By Rob Garreson
Sprint Nextel has announced the pricing and release date for its second Android-based WiMAX smartphone, the Samsung Epic, continuing the carrier's push to claim 4G leadership through its partnership with Clearwire.
The Epic will be available in stores Aug. 31 for $249.99 with a two-year contract (after a $100 mail-in rebate) and Sprint has started taking preorders online. The device is a customized model of Samsung's Galaxy S smartphone that adds a slide-out QWERTY keyboard, a front-facing camera for video conferencing and WiMAX support. The Epic joins the HTC EVO in Sprint's lineup of WiMAX smartphones powered by Google's Android 2.1 mobile operating system. The $199.99 EVO has been a hot seller for Sprint since it was released in June, helping the carrier record its first quarterly net subscriber growth in three years in the second quarter.
Like the other models of the Galaxy S line, the Epic is based on a 1GHz Samsung Hummingbird processor and Android 2.1. It sports a 4-inch Super AMOLED touchscreen and a 5 megapixel rear-facing camera. Sprint plans to offer an upgrade to the current Android 2.2 release in the coming months. In addition to ordering online at Sprint.com or via telephone directly from Sprint, the Epic will be available Aug. 31 at Sprint's national retail partners, RadioShack, Best Buy and Walmart, and Sprint Stores will open Aug. 31 at 8 a.m. local time.
Sprint has made the availability of devices that can use Clearwire's mobile WiMAX network a key competitive push this year. "The supply issue is a big deal for us," Sprint CEO Dan Hesse said on the company's recent earnings call, noting that 4G smartphones are one way Sprint can keep customers from switching to AT&T for the new iPhone 4.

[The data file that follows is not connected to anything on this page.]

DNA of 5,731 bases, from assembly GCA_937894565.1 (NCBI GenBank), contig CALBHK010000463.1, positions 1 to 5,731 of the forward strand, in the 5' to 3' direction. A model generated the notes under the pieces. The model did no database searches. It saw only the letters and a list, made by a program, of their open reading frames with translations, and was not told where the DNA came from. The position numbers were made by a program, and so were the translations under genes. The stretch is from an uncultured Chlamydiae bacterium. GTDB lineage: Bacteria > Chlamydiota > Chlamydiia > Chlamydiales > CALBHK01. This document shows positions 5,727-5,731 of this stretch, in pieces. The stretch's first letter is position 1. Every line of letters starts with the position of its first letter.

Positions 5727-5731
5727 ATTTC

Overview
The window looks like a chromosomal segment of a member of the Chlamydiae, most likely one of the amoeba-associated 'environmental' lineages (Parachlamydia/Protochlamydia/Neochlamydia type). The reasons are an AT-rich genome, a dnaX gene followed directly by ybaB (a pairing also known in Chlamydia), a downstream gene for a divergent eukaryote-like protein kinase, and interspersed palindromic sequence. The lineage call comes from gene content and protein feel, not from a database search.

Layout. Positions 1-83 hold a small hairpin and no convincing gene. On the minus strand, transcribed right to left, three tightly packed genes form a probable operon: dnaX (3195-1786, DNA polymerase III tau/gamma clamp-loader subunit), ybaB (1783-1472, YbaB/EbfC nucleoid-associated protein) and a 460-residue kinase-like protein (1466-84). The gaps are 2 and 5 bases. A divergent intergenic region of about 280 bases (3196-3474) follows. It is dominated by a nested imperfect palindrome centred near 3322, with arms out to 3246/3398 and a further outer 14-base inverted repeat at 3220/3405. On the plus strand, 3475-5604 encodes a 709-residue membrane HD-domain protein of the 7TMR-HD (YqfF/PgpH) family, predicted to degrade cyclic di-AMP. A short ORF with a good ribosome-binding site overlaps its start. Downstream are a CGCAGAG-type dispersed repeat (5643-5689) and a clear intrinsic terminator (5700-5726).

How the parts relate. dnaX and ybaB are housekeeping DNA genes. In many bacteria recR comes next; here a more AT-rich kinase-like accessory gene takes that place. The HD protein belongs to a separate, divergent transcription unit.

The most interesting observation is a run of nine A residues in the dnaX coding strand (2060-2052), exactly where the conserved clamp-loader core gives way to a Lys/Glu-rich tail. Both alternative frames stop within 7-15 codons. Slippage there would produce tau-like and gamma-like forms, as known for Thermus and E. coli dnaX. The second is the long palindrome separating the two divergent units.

Clearwire -- which is jointly owned by Sprint and a consortium of other companies that include several cable operators, Google and Intel -- has launched service in 44 markets, including Portland, Houston and Washington D.C., and plans to expand to 80 markets by the end of the year. But service isn't yet available in several major cities like New York, San Francisco and Los Angeles, and sources familiar with the matter recently told the Wall Street Journal that Sprint executives, including Hesse are disappointed at Clearwire's network expansion and deployment. The apparent frustration has fueled speculation that Sprint, which owns 56 percent of Clearwire but doesn't control the board, might try to acquire controlling interest when it seeks its next round of funding.
"With its beautiful display and slide-out keyboard, Samsung Epic 4G is a powerful tool for our customers, and it extends Sprint's 4G leadership with a second strong smartphone option," said Hesse. "As we continue to lead the 4G revolution, we are proud to offer our customers two 4G smartphones."
Samsung Epic 4G is part of a new breed of Samsung smartphones that offer the best in screen technology, speed and content quality, including a fully integrated multimedia, messaging and social networking experience, Sprint said. Its 4-inch Super AMOLED touchscreen display supports a series of advanced touchscreen gestures, including multi-touch pinch, long tap and zoom and vertical and horizontal swiping.
In addition to WiMAX, the device offers Wi-Fi b/g/n connectivity and mobile hotspot capability supporting up to five Wi-Fi enabled devices. Its dual cameras include a 5 MP camera/camcorder with autofocus, power LED flash and 4x digital zoom for photos and 720p HD video recording, as well as a front-facing VGA camera for video conferencing.
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